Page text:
In this section of the tutorial we are going to see how we can encrypt partitions when they are already created, and even how we can encrypt any file with LUKS that we have in the operating system. We will perform these tests with a Debian 10 system without having anything encrypted by default, no system partition, data or anything.

The first thing we have to do is install LUKS in the operating system, because it is not installed by default if we have not used it in the installation wizard. Installation is done directly from the official Debian repository as follows:

sudo apt install cryptsetup

Once installed, we can use it to encrypt the content of hard drives, partitions or any removable storage device.

Before we start, always it is advisable to completely format the partition and rewrite the data, to have the best possible security, in this way, the entire partition or disk will be rewritten with random information, so that it is very difficult or almost impossible to recover information. Currently LUKS does not allow to encrypt the disk or partition when it is in use, therefore, we would have to do it from another computer. In addition, you have to make use of «cryptsetup-reencrypt»Which will help us to fully re-encrypt the partition, without loss of data, although it would be highly recommended that you make a backup copy of important files before doing so. This tool allows you to encrypt the data on the LUKS device insitu, but it is necessary that the partition is not in use.

Encrypt any disk or partition (with data loss)

The first thing we have to do is create a new partition on the disk, to later use it. We execute the following command:

sudo fdisk /dev/sdb

And we continue putting “n” to create a new partition, we put “p” to make it primary, and we accept the values ​​that indicate us to have a partition of the entire hard disk, if we want to make it smaller, we will have to modify the sectors for this partition in particular.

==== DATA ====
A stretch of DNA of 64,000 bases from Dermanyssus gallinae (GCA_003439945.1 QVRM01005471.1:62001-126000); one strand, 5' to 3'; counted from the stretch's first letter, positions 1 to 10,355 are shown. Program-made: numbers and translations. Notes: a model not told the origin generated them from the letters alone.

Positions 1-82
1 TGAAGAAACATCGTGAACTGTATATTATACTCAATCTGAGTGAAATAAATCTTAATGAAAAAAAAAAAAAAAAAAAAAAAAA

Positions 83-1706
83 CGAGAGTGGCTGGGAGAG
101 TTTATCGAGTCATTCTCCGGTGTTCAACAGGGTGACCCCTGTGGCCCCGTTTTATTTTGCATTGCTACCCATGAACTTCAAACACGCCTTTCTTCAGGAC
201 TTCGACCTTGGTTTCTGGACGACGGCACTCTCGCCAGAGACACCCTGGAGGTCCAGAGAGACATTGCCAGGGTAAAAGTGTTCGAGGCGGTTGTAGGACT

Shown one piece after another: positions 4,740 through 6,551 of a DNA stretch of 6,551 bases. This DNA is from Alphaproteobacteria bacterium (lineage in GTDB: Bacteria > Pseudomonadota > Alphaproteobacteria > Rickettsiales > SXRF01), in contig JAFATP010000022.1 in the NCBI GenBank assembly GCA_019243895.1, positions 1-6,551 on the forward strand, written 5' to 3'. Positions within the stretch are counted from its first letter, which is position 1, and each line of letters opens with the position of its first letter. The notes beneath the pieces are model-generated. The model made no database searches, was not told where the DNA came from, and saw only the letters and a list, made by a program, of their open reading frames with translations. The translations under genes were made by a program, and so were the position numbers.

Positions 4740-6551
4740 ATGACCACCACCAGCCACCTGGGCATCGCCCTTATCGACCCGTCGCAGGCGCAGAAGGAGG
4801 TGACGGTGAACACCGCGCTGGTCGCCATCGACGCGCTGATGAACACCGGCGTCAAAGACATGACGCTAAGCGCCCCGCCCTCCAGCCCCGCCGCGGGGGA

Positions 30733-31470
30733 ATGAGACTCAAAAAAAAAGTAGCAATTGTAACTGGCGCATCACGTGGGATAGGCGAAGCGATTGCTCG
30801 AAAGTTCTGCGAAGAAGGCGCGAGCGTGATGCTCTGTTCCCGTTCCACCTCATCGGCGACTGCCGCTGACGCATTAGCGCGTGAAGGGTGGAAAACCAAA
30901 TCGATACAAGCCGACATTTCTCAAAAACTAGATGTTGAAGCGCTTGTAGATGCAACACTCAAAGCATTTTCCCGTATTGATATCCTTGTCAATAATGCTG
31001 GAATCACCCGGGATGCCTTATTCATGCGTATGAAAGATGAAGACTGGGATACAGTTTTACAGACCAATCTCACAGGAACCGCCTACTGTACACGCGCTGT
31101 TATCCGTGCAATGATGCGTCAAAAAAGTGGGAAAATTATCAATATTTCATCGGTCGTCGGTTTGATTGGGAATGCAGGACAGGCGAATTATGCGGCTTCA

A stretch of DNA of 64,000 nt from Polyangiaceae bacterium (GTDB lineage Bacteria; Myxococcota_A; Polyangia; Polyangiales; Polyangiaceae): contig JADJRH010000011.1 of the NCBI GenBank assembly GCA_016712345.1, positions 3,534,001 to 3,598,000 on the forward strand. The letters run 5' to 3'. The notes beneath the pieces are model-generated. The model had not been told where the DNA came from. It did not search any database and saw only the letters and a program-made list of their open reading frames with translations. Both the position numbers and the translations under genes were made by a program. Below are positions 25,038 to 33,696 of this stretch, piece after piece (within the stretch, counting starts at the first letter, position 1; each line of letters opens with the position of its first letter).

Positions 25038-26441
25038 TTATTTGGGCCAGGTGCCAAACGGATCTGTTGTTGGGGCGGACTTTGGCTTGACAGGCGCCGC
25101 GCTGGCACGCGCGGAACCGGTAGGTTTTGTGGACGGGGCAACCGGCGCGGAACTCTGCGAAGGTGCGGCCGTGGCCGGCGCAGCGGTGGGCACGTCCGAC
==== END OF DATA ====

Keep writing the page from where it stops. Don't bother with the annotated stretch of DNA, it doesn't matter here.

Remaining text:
Once we have done this, we must put the newly created sdb1 partition with the LUKS format, for this we execute the following command:

sudo cryptsetup luksFormat /dev/sdb1

We capitalize “YES”, enter the password we want, and wait until it is ready.

If we execute the command:

lsblk -f

We will be able to see all the hard drives, the partitions and the file system that we are using. We should see that on sdb1 we have “crypto_LUKS” as it appears here:

Once we have done it, we will have to open this partition with LUKS that we have just created, for this we put the command:

cryptsetup luksOpen /dev/sdb1 particioncifrada

We introduce the password, and then we re-execute the «lsblk -f» and «encrypted partition» will appear, which is the identifying name that we have given, but we can change it at any time.

Now we have to give file format to this partition, the normal thing would be to do it with EXT4 as well, for this, we put the following command:

mkfs.ext4 /dev/mapper/particioncifrada

And we will already have the EXT4 file system on this encrypted partition.

Now we must mount the partition to a directory, to do so, we must create in / home or wherever we want the mount point:

mkdir -p /home/bron/particioncifrada/archivos

And now we have to mount it:

mount /dev/mapper/particioncifrada /home/bron/particioncifrada/archivos

And if we access the directory «/ home / bron / partition encryption / files» we can write all the data we want, the encryption is on the fly and totally transparent.

If we restart the computer, the unit will not be mounted, nor will we have the partition open with LUKS, therefore, every time we restart and want to access this partition, we will have to do the following:

cryptsetup luksOpen /dev/sdb1 particioncifrada

We enter the password when requested, and mount the unit again:

mount /dev/mapper/particioncifrada /home/bron/particioncifrada/archivos

If we want it to be opened and mounted automatically at the start of the operating system, we will have to edit the / etc / crypttab and / etc / fstab files to put this partition, but our recommendation is that you mount the unit manually and ask for the password, for security, because if not, you will have to store the key in plaintext in the / boot / partition.

Now we know everything we need to know to be able to encrypt entire disks or partitions using LUKS and doing it directly from Linux, even when the system is already running, we will have to be careful with our passwords, but we will be talking about a tremendously secure system with encryption of data.

Related Articles